%% Creating Variables in Matlab
% In this lab, you will learn how to create variables in Matlab and how to
% create "anonymous functions".
%% Creating variables in Matlab
% So far, we have only entered expressions at the command line, and
% obtained numerical results. However the real power of any programming
% language comes from its ability to compute values, store them in
% named variables, and use these stored values in later computations.
% On a graphing calculator, you might have used "memory" buttons
% for this.
% Before we start, we are going to clear all global memory to make sure % we are starting with a clean workspace. We discuss the clear keyword below. % clear all %% % % We will also set the formatting to the "short, scientific notation" style % Recall that this style prints four digits after the decimal place, rather than the % 16, used in the "long" format. % format short e %% % % In Matlab, we store values using an assignment operator % = in the following manner : % x = 5 %% y = 7 %% % % The values x and y % are now stored in % Matlab's "global memory", and as long as they are in memory, they % can be recalled for later use and can participate in any of the % arithmetic operations that we have so far described or used % as arguments to functions. For example, we could now make the % assignment % z = x + y %% % % Variable names can be created using the following rules: %
Here are some more examples of variable names. % x1 = 5 %% y2 = -25 %% pressure = 1000.013 %% Density = 1.01 %% x_velocity = -56.45 %% y_veloctiy = 12.0 %% Latitude = 180.1 %% latitude = -57.8 %% alpha_1 = sqrt(pi) %% beta_2 = 1/pi %% big_number = 1e56 %% small_number = 1e-100 %% Word of caution in choosing variable names % % Matlab will also allow you to % redefine reserved keywords. For example, we can set % pi = 3 %% % % If we were to now evaluate cos(pi), we would get % bad_value = cos(pi) %% % % instead of the expected value of -1. Worse yet, we can % redefine the cos function itself : % cos = 4.5 %% % %
If later in our program, we evaluate the cosine function, % we should expect an error.%
% >> cos(pi) %%
% Index exceeds matrix dimensions. %% %% % % The precise meaning of this error may not yet be clear (basically, Matlab % thinks you are trying to find the third element of the array cos) but it should be obvious why redefining keywords % can lead to mysterious errors that can be hard to track down. % %% Clearing and listing variables from memory % % Suppose we want to restore the original meaning of % the Matlab keyword cos. We can do this by % "clearing" our definition from global memory. Let's also clear our % definition of pi as well % clear cos pi %% % % When we try our cos function again, we % get the expected result. % correct_value = cos(pi) %% % % Clearing the variables cos and pi % restored the original meaning of these keywords. We can also clear any % variables we previously defined. But before we do so, let's see what % we have currently stored in memory using the % who command % who %% % % A similar command whos shows you more % detail about each variable in your workspace: % whos %% % % This listing shows that each variable we have so far defined is a scalar (a '1x1' % array), it occupies 8 bytes, and it is of type double (Matlab uses the % term 'class' instead of the more familar 'type'). %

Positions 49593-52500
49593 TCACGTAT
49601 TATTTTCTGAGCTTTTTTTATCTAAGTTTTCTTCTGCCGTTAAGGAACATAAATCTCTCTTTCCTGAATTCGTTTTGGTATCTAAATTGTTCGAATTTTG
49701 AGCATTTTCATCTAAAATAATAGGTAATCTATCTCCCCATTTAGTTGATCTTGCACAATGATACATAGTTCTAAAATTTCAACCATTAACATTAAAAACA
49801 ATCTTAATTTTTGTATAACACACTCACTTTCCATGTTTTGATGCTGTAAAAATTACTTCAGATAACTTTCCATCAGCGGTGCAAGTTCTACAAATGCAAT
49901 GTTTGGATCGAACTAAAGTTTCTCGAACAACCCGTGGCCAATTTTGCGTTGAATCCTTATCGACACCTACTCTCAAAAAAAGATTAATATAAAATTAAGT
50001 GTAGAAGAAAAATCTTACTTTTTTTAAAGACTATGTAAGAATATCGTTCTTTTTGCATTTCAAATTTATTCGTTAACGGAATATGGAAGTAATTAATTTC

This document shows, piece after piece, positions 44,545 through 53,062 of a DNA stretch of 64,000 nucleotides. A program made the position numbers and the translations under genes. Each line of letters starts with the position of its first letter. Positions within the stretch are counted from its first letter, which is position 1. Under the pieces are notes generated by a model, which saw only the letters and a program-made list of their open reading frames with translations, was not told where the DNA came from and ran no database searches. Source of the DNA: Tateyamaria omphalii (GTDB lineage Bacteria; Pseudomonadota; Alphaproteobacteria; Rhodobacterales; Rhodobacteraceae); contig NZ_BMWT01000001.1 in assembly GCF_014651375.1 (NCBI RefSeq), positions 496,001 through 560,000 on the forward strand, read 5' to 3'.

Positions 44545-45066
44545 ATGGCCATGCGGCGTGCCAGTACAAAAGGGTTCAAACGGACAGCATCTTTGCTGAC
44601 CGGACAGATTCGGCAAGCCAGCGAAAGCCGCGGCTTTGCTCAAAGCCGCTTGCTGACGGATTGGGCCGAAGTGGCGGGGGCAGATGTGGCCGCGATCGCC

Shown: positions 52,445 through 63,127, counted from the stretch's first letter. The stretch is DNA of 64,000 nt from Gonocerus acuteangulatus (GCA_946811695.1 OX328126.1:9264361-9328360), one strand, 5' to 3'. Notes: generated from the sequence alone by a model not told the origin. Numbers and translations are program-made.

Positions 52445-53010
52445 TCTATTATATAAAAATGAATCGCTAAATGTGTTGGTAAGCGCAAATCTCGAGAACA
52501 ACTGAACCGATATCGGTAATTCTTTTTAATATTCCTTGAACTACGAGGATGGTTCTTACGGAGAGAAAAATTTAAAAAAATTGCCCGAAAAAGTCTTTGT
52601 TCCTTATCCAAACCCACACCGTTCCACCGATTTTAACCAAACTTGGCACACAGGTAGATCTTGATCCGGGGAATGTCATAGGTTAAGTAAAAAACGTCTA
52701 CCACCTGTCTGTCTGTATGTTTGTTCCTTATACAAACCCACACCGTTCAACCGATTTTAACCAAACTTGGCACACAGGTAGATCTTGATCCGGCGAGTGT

% >> Density %%
% Undefined function or variable 'Density'. %% %% % % To clear all the variables in memory, we use the command % clear all %% % % As you might expect, the whos has nothing to % show us once we have cleared all variables from memory. % whos %% Creating 'anonymous' functions in Matlab % % In many cases, you will want to evaluate expressions multiple times using % different values of the variables. While you might be able to cut and % paste the expressions into a script multiple times, this is error prone. % It is much better to create a "function" that can be called multiple % times using different arguments. %
% >> help function_handle % ............ % FUNHANDLE = @(ARGLIST)EXPRESSION constructs an anonymous function and % returns a handle to that function. The body of the function, to the % right of the parentheses, is a single MATLAB expression. ARGLIST is a % comma-separated list of input arguments. Execute the function by % calling it by means of the returned function handle, FUNHANDLE. For % more information on anonymous functions, see "Types of Functions" in % the MATLAB Programming documentation. % % To call the function referred to by a function handle value, use ordinary % parenthesis notation. That is, specify the function handle variable % followed by a comma-separated list of input arguments enclosed in % parentheses. For example, HANDLE(ARG1, ARG2, ...). To call a % function_handle with no arguments, use empty parenthesis, e.g., % HANDLE(). % ............ %% %% Lab exercises % %